Sturges v Bridgman

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Sturges v Bridgman
CourtCourt of Appeal
Decided1 July 1879
Citation(s)(1879) LR 11 Ch D 852
Case opinions
Thesiger LJ

Sturges v Bridgman (1879) LR 11 Ch D 852 is a landmark case in nuisance. It decides that what constitutes reasonable use of one's property depends on the character of the locality and that it is no defence that the plaintiff "came to the nuisance".


A doctor moved next door to a confectioner, who had produced sweets for sale in his kitchen for many years. The doctor constructed a small shed for the purpose of private practice. He built the shed on the boundary. However, the loud noises from the confectioner's industrial mortars and pestles could be clearly heard, disrupting his use and enjoyment of his land. He sought an injunction. The facts were described by Thesiger LJ in the Court of Appeal as follows,


The Court of Appeal held that the fact the doctor had "come to the nuisance", by which the Judge meant moved to an area where the nuisance had been operating for years without harming anyone, was no defense. The doctor's legal right to have the nuisance stopped was not lessened by the confectioner's longstanding practice. The text of Thesiger LJ's judgment follows.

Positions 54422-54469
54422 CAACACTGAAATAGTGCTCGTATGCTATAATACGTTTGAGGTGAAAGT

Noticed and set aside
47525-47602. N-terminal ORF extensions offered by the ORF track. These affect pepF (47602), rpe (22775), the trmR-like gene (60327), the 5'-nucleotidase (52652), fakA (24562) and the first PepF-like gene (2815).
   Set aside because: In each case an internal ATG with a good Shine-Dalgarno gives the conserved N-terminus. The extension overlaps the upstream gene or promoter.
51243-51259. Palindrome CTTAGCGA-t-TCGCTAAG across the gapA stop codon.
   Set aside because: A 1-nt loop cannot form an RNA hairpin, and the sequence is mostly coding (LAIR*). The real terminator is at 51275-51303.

See also[edit]


  • Simpson, A. W. B. (2009). "The Story of Sturges v. Bridgman: The Resolution of Land Use Disputes Between Neighbors". In Korngold, G.; Morriss, A. P. (eds.). Property Stories (2nd ed.). New York: Foundation Press. p. 11.
  • Coase, Ronald H. (1960). "The Problem of Social Cost". Journal of Law and Economics. 3 (1): 1–44. Where he argues the case was decided on poor grounds from an economic point of view.